Overall, unix processes map fairly closely to the Pi calculus, but this isn’t terribly apparent to the end user – only unix programmers.

Posted by: Aaron Denney on September 9, 2009 8:44 AM | Permalink | Reply to this

Re: Matlab

EF: the syntax is y =something; h =@(x)f(x,y); Now we can use h as a function of one argument and h(z)=f(z,y). This comes in particularly handy when you are trying to do things like optimize f with respect to x for some y that you don’t know until the code is running. Does this ring any bells? Is this at all related to this π-calculus?

It is related to the lambda calculus. @(x)(x) is essentially the same as λx.\lambda x. !

Posted by: Arnold Neumaier on September 16, 2009 9:54 AM | Permalink | Reply to this

Re: The Pi Calculus II

So when I try to translate the Church numerals into Pi calculus constructs

This paper (long version, page 17) analyses the representation of Church numerals in the π-calculus. Maybe you find it interesting.

Posted by: Martin Berger on September 10, 2009 2:11 PM | Permalink | Reply to this

Re: The Pi Calculus II

Actually, your (somewhere)s should be filled in like this:

0 = \fx.x =>  (definition of 0)

(\fx.x) u =>  (translation to name-passing)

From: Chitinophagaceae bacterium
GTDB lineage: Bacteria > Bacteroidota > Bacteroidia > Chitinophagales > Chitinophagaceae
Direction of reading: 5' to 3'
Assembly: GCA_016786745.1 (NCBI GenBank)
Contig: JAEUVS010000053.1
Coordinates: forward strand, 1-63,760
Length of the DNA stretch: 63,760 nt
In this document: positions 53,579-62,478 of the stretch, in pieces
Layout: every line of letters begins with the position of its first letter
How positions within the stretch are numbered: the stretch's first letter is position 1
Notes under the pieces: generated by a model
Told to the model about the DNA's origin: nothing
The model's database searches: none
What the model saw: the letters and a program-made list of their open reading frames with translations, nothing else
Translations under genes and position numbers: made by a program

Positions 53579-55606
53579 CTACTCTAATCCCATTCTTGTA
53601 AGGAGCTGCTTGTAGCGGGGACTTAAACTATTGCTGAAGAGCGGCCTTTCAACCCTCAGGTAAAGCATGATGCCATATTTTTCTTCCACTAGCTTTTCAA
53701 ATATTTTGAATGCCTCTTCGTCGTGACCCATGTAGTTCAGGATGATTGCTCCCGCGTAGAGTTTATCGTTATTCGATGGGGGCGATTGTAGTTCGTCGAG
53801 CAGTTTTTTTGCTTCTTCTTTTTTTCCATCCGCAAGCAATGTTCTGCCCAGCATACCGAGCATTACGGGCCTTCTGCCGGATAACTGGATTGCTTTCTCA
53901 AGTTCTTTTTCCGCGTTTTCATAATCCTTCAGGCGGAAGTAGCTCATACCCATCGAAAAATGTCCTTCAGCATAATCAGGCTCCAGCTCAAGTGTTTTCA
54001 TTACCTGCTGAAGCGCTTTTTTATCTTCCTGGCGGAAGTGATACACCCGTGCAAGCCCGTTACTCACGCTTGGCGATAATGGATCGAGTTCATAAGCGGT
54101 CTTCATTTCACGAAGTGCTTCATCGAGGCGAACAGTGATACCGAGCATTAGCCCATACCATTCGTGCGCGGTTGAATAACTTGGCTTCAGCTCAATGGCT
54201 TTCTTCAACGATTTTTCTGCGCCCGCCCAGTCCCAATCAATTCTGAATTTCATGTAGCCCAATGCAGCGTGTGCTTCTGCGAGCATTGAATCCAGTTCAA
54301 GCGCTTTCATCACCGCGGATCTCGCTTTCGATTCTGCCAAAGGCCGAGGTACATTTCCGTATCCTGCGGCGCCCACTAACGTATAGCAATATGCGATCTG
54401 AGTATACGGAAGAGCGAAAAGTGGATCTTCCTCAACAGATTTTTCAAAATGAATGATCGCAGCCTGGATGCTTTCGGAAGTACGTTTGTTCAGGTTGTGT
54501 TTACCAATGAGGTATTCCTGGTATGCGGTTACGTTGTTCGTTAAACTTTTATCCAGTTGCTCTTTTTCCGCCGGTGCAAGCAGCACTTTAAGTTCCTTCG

Wait to withdraw (f, v) from u, then [[ (\x.x) v ]] =>

Wait to withdraw (f, v) from u, then
  Wait to withdraw (x, w) from v, then [[ x w ]] =>

Wait to withdraw (f, v) from u, then
  Wait to withdraw (x, w) from v, then 
    Deposit (x) in w.

and

1 = \fx.fx => 

(\fx.fx) u =>

Wait to withdraw (f, v) from u, then [[( \x.f x) v]] =>

Wait to withdraw (f, v) from u, then 
  Wait to withdraw (x, w) from v, then [[f x w]] =>

Wait to withdraw (f, v) from u, then 
  Wait to withdraw (x, w) from v, then 
    new (y) { [[ f y ]] | Deposit (x, w) in y. } =>

Wait to withdraw (f, v) from u, then 
  Wait to withdraw (x, w) from v, then 
    new (y) { Deposit (y) in f | Deposit (x, w) in y. }
Posted by: Mike Stay on September 9, 2009 12:29 AM | Permalink | Reply to this

Re: The Pi Calculus II

Here’s one question, though, getting closer to the calls for Actually Doing Things with pi-calculus:

With the Church numerals, I can see how to actually get Peano numerals out of them, by doing something like

3 (succ) (Nil)
to get
(λ f . λ x . f f f x) (succ) (Nil) =
succ (succ (succ Nil))

and thus making it all look like a slightly more familiar arithmetic.